We’re seeing data warehouses acquiring more abilities to process semi-structured and unstructured data and providing machine learning functionality, while at the same time data lake approaches are gearing up to tackle data warehousing workloads. It seems inevitable that these approaches will come together. Data lakehouses on the market claim to do this today, but they are not there yet. Over the next 10 years, I believe we’ll see a simplification of the current cloud landscape through the emergence of distributed clouds. Distributed clouds take the hardware and software stacks in the public cloud and deploy them everywhere, including at the network edge. When that happens, we’ll be able to seamlessly deploy analytics anywhere based on data gravity, data sovereignty and data latency needs, opening new IoT use cases in many industries.

To Cusack’s point, many experts we spoke with suggest the “next phase” of the web is about fully understanding the cache of data accumulated over the past 10-15 years. We tend to romanticize machine learning from companies like Google or IBM; now we need to see whether those machine-learning services can actually deliver what they promise in terms of discovering and mining key data for insight. 

Alex Feiszli, CEO of enterprise cloud solutions startup GRAVITL, says that most tech jobs will involve cloud skills sooner or later: “In 10 years, I think we'll have moved into a more "abstract" version of the cloud. Different cloud vendors will mesh together along with private data centers, edge servers, and IoT. We are beginning to see this now, but a new ecosystem is emerging around hybrid/multi/edge cloud solutions. Basically, anything that can merge different environments together and make them all easily manageable.”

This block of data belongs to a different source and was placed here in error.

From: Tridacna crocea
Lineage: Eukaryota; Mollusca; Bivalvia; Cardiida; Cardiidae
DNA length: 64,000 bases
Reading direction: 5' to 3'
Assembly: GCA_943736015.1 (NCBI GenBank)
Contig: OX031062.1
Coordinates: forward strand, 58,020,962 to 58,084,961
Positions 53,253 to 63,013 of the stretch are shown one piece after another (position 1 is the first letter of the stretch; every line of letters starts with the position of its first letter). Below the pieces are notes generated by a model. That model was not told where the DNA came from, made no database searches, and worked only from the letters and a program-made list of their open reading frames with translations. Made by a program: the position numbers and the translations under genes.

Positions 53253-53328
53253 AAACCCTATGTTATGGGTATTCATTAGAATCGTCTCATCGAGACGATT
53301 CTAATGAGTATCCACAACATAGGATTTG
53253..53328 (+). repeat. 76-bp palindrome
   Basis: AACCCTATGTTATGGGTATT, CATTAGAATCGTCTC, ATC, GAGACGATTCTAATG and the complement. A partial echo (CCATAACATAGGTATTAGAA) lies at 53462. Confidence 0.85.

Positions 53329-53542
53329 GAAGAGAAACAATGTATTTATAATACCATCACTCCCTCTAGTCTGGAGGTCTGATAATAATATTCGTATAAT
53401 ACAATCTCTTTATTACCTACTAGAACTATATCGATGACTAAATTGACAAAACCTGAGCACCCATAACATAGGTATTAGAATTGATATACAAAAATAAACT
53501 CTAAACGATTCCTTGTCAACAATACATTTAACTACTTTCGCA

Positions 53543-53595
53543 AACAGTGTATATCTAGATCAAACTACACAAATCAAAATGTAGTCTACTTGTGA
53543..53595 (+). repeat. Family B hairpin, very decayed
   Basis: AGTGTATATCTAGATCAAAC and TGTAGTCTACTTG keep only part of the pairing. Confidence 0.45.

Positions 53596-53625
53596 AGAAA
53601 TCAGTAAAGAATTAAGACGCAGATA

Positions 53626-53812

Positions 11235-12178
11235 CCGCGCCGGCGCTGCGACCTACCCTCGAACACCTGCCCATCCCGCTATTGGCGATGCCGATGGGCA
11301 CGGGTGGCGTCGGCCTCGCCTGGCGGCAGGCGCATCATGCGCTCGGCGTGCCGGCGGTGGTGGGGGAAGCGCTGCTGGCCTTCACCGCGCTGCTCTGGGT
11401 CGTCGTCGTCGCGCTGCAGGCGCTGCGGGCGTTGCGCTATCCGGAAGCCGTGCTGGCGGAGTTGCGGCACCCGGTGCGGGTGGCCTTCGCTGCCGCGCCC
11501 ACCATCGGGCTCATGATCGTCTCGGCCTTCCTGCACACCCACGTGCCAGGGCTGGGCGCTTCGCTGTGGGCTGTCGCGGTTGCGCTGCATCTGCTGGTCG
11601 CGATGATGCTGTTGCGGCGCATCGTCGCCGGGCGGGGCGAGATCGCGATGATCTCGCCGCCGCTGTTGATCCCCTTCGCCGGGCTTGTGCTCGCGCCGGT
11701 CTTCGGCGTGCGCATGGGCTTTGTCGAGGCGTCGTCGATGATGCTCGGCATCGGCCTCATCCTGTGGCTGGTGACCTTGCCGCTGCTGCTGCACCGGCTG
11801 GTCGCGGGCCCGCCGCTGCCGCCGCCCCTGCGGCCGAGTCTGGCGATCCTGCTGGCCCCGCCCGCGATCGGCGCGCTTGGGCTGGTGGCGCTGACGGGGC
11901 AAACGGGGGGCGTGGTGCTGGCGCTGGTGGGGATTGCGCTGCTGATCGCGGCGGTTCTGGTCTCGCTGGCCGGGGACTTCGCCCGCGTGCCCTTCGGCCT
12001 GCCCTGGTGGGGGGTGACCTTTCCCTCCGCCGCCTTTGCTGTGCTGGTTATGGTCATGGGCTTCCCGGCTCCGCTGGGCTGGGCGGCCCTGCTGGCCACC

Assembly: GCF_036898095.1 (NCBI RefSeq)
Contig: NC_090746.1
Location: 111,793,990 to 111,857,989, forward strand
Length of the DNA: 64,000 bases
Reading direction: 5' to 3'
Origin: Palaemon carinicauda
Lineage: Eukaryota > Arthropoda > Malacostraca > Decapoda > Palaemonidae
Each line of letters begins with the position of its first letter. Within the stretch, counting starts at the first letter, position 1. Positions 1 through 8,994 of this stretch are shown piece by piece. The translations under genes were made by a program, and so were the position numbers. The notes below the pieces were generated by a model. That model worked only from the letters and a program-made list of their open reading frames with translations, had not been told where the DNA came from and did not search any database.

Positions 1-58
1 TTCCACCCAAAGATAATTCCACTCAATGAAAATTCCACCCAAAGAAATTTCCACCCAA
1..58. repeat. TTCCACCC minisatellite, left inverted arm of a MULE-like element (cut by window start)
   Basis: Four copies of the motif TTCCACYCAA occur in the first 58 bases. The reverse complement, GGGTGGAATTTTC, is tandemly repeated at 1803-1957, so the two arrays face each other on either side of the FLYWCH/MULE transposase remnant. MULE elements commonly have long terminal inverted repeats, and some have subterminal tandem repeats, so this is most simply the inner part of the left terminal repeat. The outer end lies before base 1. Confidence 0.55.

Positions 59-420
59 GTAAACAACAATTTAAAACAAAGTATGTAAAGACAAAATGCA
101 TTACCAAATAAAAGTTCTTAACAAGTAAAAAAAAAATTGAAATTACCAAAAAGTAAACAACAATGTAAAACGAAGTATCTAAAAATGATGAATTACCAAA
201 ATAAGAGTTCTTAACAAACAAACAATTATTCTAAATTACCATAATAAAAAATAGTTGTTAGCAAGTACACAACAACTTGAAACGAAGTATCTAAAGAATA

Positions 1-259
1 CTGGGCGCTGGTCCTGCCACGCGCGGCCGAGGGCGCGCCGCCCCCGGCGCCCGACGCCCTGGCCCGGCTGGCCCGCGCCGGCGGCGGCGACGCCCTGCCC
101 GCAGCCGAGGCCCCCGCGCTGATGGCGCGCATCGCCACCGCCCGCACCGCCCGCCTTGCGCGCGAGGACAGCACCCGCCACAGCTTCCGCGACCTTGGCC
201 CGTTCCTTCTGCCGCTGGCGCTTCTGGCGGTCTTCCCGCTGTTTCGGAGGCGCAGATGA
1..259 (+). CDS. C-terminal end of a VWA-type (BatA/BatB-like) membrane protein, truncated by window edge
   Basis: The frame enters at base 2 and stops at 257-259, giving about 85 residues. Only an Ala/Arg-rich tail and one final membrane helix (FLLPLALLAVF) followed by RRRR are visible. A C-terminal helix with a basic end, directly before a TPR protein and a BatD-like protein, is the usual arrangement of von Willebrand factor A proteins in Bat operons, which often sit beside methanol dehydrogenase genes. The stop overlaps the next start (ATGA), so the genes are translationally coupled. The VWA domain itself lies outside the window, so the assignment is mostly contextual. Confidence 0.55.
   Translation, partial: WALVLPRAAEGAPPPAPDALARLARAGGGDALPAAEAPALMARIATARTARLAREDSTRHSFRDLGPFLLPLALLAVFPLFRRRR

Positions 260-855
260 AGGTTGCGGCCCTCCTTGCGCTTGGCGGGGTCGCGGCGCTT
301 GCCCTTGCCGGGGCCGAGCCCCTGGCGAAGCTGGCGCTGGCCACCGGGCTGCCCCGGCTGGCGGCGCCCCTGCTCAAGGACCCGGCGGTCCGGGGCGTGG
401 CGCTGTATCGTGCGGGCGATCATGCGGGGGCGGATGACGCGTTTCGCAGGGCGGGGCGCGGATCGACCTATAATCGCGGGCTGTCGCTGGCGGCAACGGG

The average enterprise has over five clouds in production now, Feiszli adds: “That's a big headache to deal with. In addition, many companies who have gone all-in on a single cloud are just now realizing the need to move some of those services back to on-prem or to a different cloud.”

Lorna Mitchell, head of developer relations at Aiven, thinks the cloud is a pretty safe trend to bet on: “I think ‘what’s next’ will mean moving beyond doing what we already know, but in the cloud instead of the datacenter. Instead, we’ll be compiling our applications from a lively marketplace of next-generation services that will form the cloud platform of the future. Having so many ways to bring services together means we’ll also need to get better at using standard ways to integrate all these new shiny things to create something amazing.”

Technologists should also pay attention to the emergence of distributed clouds. “With the emergence of distributed clouds, there will be a need to re-think how data and analytics work in a geographically disparate world,” Cusack notes. “Perhaps we’ll see job postings for distributed cloud developers, who are responsible for building applications that span all the way from the IoT edge to the cloud center. DevOps, FinOps and SecOps roles will also need to expand to address the automation, cost control, and security and governance challenges that will emerge in future distributed clouds.”

The cloud is in a state of rapid expansion and experiencing growing pains. As companies increase their headcounts and new firms spring up to tackle specific issues related to cloud computing and data, the field will only expand. While experts see cloud-centric jobs evolving, none consider these cloud jobs to be at risk of a reduction in force.